For other uses, see Chiavari (disambiguation).
Comune di Chiavari

View of Chiavari

Coat of arms

Location of Chiavari in Italy

Coordinates: 44°19′N 9°20′E / 44.317°N 9.333°E / 44.317; 9.333Coordinates: 44°19′N 9°20′E / 44.317°N 9.333°E / 44.317; 9.333
Country Italy
Region Liguria
Province / Metropolitan city Genoa (GE)
Frazioni Campodonico, Sanguineto, Sant'Andrea di Rovereto, Caperana, Maxena, Ri, San Pier di Canne
  Mayor Roberto Levaggi (PdL)
  Total 12.1 km2 (4.7 sq mi)
Elevation 5 m (16 ft)
Population (31 May 2010)[1]
  Total 27,683
  Density 2,300/km2 (5,900/sq mi)
Demonym(s) Chiavaresi
Time zone CET (UTC+1)
  Summer (DST) CEST (UTC+2)
Postal code 16043
Dialing code 0185
Website Official website

Chiavari is a small town in the Province of Genoa, Italy.[2] It has about 28,000 inhabitants. It is situated near the mouth of the Entella River.[2]


Chiavari Castle

Pre-Roman and Roman Era

A pre-Roman necropolis, which dates from the 8th to 7th century BC, has been uncovered in the area where Chiavari is located now. An advanced civilization and a cosmological city could be present at the time of the necropolis. Chiavari grew up on the traces of a Roman camp on the Via Aurelia.

Medieval Era

A castle was constructed in 1147.[2] The old town contains numerous arcades and buildings from the 13th century, including a castle, several mansions, and the nearby Church of San Salvatore di Lavagna, which was founded in 1224 by Innocent IV.

The cathedral was rebuilt in 1613. Known famously as a center of ancient humanistic tradition, Chiavari has a public library with a collection of manuscripts and incunabula. After the discovery of the conspiracy of the Fieschi, in 1542, and the capture of Chiavari by the Counts of Lavagna, the town suffered much, being associated with the conspirators. Among its illustrious citizens were: Luca Cantiano di Moneglia, founder of an Art Academy, and Giuseppe Gregorio Solari, translator of many Latin poets.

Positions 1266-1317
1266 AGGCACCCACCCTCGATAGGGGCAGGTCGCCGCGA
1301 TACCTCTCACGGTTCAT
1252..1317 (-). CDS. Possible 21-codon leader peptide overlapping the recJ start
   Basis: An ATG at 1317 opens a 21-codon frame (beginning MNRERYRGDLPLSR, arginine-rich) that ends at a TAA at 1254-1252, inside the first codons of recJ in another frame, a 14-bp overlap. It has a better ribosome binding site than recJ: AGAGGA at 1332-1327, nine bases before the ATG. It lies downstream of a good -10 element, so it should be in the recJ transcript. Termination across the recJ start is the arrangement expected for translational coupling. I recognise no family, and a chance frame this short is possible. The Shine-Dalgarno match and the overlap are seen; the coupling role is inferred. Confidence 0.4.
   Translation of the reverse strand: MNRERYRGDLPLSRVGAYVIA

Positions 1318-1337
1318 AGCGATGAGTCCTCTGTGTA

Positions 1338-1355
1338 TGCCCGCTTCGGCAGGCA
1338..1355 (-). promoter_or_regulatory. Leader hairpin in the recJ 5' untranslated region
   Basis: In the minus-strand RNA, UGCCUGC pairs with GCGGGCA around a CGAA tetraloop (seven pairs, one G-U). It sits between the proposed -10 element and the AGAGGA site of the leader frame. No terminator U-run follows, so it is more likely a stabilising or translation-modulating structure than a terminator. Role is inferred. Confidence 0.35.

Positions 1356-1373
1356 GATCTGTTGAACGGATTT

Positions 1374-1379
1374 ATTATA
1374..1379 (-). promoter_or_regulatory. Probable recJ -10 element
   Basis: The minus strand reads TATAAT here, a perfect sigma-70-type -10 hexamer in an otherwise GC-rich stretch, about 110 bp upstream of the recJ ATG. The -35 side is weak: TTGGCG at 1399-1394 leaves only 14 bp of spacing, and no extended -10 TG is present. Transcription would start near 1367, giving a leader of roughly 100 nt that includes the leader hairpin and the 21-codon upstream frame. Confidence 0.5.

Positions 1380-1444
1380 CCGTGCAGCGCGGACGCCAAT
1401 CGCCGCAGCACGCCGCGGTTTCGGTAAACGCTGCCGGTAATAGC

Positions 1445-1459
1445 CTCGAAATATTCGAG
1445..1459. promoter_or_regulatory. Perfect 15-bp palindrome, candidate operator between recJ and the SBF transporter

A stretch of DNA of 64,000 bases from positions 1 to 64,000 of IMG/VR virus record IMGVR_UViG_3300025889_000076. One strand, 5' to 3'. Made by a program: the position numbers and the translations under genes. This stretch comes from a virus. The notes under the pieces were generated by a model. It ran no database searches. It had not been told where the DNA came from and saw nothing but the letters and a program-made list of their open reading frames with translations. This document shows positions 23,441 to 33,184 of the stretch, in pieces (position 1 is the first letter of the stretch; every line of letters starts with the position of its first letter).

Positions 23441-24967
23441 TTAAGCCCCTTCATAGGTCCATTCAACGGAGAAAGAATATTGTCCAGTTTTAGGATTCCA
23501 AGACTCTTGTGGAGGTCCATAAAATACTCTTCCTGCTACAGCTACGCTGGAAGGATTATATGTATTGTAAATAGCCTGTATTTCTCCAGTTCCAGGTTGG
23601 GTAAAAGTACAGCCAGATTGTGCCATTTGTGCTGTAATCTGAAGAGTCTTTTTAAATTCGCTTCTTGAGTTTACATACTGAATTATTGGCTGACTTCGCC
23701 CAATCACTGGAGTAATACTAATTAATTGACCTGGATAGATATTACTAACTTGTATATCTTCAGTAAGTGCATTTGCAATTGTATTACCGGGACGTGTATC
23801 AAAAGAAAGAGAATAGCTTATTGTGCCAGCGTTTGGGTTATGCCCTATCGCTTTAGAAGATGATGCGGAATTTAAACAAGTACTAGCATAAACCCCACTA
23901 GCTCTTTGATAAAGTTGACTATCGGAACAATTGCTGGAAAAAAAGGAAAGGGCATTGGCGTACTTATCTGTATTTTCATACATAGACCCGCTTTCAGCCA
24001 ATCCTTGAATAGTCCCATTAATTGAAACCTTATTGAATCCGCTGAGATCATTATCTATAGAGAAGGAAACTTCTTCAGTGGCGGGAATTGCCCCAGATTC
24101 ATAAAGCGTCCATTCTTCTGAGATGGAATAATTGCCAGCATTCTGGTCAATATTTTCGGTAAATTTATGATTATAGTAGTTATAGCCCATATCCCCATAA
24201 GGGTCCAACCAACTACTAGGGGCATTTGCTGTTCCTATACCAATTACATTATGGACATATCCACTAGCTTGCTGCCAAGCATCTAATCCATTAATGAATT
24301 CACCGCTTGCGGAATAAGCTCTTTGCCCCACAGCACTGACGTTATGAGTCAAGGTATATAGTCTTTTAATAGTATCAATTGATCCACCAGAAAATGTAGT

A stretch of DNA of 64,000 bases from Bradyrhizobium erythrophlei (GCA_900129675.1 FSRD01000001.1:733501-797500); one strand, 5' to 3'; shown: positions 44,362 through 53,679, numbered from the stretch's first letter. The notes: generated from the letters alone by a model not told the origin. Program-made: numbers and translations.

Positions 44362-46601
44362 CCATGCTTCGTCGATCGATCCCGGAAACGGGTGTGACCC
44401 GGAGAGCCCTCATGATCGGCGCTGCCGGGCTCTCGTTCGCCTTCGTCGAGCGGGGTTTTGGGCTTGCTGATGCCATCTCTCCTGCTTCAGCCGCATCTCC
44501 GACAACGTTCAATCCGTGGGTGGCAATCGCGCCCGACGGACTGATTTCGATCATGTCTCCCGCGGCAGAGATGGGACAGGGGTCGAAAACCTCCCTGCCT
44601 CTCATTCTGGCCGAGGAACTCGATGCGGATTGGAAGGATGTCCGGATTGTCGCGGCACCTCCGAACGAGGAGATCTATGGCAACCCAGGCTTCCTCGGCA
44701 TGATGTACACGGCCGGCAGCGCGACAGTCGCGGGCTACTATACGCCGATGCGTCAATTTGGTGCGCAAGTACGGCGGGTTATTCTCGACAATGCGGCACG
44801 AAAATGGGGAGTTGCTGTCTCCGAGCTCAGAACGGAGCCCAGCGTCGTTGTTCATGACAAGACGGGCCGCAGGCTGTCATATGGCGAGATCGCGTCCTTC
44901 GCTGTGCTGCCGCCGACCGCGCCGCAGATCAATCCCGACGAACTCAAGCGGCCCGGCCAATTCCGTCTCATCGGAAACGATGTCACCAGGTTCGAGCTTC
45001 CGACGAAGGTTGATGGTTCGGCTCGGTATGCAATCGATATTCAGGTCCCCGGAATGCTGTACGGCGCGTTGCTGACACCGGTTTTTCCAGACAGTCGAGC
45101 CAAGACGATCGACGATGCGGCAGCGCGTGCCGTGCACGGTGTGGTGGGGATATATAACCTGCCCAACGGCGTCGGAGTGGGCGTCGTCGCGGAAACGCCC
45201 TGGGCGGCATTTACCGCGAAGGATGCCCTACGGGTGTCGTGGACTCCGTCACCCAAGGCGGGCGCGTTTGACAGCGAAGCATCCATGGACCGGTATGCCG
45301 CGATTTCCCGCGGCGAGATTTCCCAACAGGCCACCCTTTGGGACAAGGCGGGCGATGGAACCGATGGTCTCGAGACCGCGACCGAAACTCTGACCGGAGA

19th century

From 1805 to 1814, Chiavari served as the capital of the short-lived Apennins Departments of France of the First French Empire. Chiavari is the home of the Chiavari chair designed in 1807 by a local, Giuseppe Gaetano Descalzi. The chair was a success and led to the opening of many factories in Chiavari and surrounding towns. So distinctive is this design that Chiavari presented a pair to Pope Leo XIII as a gift when the city became a diocese in 1893.[3] Chiavari railway station was opened in 1868; it is located in a passageway between the town centre and the beach-side.

20th century

Colonia Fara building was built in 1935 during the Fascist regime.


In 2014 the team football team Virtus Entella was promoted in the Italian Serie B for the first time in history.


  1. All demographics and other statistics: Italian statistical institute Istat.
  2. 1 2 3  Chisholm, Hugh, ed. (1911). "Chiavari". Encyclopædia Britannica. 6 (11th ed.). Cambridge University Press. p. 118.
  3. "History and famous people Chiavari". Retrieved 2015-11-24.
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